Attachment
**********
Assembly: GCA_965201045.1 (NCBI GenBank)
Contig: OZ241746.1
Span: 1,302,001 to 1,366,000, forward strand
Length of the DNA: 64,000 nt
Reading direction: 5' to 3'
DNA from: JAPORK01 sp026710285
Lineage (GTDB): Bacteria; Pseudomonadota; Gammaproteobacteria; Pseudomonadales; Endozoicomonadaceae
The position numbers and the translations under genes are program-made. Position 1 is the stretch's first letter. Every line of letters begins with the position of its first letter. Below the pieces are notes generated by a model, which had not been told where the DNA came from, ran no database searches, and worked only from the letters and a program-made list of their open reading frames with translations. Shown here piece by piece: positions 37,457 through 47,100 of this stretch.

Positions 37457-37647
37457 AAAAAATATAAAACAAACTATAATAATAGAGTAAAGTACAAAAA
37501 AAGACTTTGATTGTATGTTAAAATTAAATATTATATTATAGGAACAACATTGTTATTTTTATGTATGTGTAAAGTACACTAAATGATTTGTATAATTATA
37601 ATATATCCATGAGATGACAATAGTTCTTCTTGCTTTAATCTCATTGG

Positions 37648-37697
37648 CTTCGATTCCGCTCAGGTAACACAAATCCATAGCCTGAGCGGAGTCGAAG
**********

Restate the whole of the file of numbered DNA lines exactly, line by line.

Assembly: GCA_965201045.1 (NCBI GenBank)
Contig: OZ241746.1
Span: 1,302,001 to 1,366,000, forward strand
Length of the DNA: 64,000 nt
Reading direction: 5' to 3'
DNA from: JAPORK01 sp026710285
Lineage (GTDB): Bacteria; Pseudomonadota; Gammaproteobacteria; Pseudomonadales; Endozoicomonadaceae
The position numbers and the translations under genes are program-made. Position 1 is the stretch's first letter. Every line of letters begins with the position of its first letter. Below the pieces are notes generated by a model, which had not been told where the DNA came from, ran no database searches, and worked only from the letters and a program-made list of their open reading frames with translations. Shown here piece by piece: positions 37,457 through 47,100 of this stretch.

Positions 37457-37647
37457 AAAAAATATAAAACAAACTATAATAATAGAGTAAAGTACAAAAA
37501 AAGACTTTGATTGTATGTTAAAATTAAATATTATATTATAGGAACAACATTGTTATTTTTATGTATGTGTAAAGTACACTAAATGATTTGTATAATTATA
37601 ATATATCCATGAGATGACAATAGTTCTTCTTGCTTTAATCTCATTGG

Positions 37648-37697
37648 CTTCGATTCCGCTCAGGTAACACAAATCCATAGCCTGAGCGGAGTCGAAG